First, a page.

Bishop puts pen to paper

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ONE BOOK that should be a must read for Christians this summer is From Top Mountain the autobiography from Bishop Joe Aldred, one of Britain’s most influential black church leaders.

The autobiography chronicles Bishop Aldred’s life growing up in rural Jamaica, his immigration to England to join his mother and siblings in West Midlands, his feelings about the black church and the lessons learned and his spiritual and professional aspirations. It also features his hopes for the future.

It must firstly be said that for someone who came to the UK at the age 15 – too old to continue formal education – this ordained minister, ecumenist, broadcaster, PhD graduate and author of eight books has not done too badly.

Bishop Aldred, who has been married to Novlette for 41 years, has three daughters and four grandchildren, writes openly and honestly in From Top Mountain.

It features stories about Bishop Aldred’s early life in Jamaica. His tales include accidently killing the family donkey and putting the ashes in his brothers fried dumplings when he ran out of flour!

Bishop Aldred also writes candidly about his relationship with his church denomination, the Church of God of Prophecy.


LIFE STORY: Bishop Joe Aldred’s
autobiography

He said: “Not that I have left my church, but theologically, we have grown apart so there’s a bit of an uneasy tension between me and my own sense of what I believe and practise, as against what my church has taught and still teaches.”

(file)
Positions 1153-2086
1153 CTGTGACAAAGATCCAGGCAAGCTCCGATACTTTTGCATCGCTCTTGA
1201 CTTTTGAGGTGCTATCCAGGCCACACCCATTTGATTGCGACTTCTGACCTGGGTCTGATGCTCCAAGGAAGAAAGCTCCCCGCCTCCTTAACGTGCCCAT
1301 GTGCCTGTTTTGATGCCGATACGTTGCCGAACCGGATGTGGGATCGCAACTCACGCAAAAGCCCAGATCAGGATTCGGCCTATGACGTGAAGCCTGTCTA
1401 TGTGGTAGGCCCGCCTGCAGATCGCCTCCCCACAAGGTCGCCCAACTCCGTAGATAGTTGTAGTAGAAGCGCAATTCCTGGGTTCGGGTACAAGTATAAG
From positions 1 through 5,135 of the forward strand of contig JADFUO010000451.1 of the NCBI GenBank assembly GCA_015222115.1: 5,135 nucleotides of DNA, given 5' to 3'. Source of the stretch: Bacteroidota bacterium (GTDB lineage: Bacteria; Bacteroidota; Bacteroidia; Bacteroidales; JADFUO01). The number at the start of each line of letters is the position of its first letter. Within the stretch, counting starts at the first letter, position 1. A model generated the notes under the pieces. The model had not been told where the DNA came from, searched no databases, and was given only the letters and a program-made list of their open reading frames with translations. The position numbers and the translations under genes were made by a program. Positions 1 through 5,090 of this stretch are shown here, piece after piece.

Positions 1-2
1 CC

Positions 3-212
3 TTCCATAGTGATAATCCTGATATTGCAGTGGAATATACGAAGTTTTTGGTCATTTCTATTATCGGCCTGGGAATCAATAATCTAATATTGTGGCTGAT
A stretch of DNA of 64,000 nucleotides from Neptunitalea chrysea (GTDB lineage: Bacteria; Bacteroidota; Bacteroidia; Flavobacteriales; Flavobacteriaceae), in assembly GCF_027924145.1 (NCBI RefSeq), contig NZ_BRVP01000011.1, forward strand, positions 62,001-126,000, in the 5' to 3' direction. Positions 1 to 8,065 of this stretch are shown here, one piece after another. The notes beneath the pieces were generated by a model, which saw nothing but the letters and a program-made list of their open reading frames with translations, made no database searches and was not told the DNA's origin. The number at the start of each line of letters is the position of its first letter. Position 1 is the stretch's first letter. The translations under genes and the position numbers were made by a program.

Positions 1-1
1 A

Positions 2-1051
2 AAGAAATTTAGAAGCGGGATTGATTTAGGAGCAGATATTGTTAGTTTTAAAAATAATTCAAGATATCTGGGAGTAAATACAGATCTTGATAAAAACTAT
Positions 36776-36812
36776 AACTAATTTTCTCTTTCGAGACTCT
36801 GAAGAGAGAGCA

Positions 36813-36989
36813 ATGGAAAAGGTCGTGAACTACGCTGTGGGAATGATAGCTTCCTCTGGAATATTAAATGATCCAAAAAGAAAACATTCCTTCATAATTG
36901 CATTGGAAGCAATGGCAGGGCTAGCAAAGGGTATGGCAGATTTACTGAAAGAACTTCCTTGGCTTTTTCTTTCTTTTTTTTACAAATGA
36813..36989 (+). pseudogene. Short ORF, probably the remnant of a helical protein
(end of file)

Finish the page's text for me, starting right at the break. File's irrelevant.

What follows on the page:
You do get the impression that the respected Bishop has a love hate relationship with the black Pentecostal church.

“I think so much of what we preach and teach is theologically and biblically inadequate. If you are going to grow spiritually and put deep roots down you need healthy soil in which to grow.

“Theologically I don’t think most of our black church contexts provide that healthy theological space, which is why so many of the middle class professional black people wander into other spaces where they find more fertile theological ground.”

Despite his misgivings, Bishop Aldred has a great love for black churches and their pioneers, young adults who came to the UK in the 1940s, 50s and 60s and planted churches, despite the difficulties which are now the leading institutions within Britain’s black community and courted by mainstream society and even government.

ORGANISED

He added: “These churches have withstood the hostile environments and have grown to become the key space for black people organised in this country.

“We can’t underplay that. People say we (the church) are not political enough but we didn’t grow out of that political setting of the black churches in the US, we grew out of a different place, but have provided a very good space for people like me to grow up. It provides a place where being black is not exceptional.”

His views on racism are interesting. “We must see it as a historic fixture in Western society”, he says.

“That’s where I’d start. We must stop being surprised by it but be aware of it and push on from there.

“You live your life in a very realistic way of understanding the context you’re in.

The challenge I find is that we don’t know where we are or have some dreamy unrealistic understanding of where we are.”

And he admits that some of his key opportunities have been given to him from white people.

“It’s about negotiating the space, recognising it is full of sharks but there are a few dolphins around.”

There’s no doubt that Bishop Aldred has had an interesting life, evidenced by his achievements and the wide range of work he does, and the projects he’s been involved in, which include helping to produce Britain’s first ever black political manifesto.

It is also evident he’s a man looking to the future.

He hopes that people will be inspired by his story, and praying that should God spare his life in years to come there will be more literary delights to come.

Author: Rykesha, voice-online.co.uk

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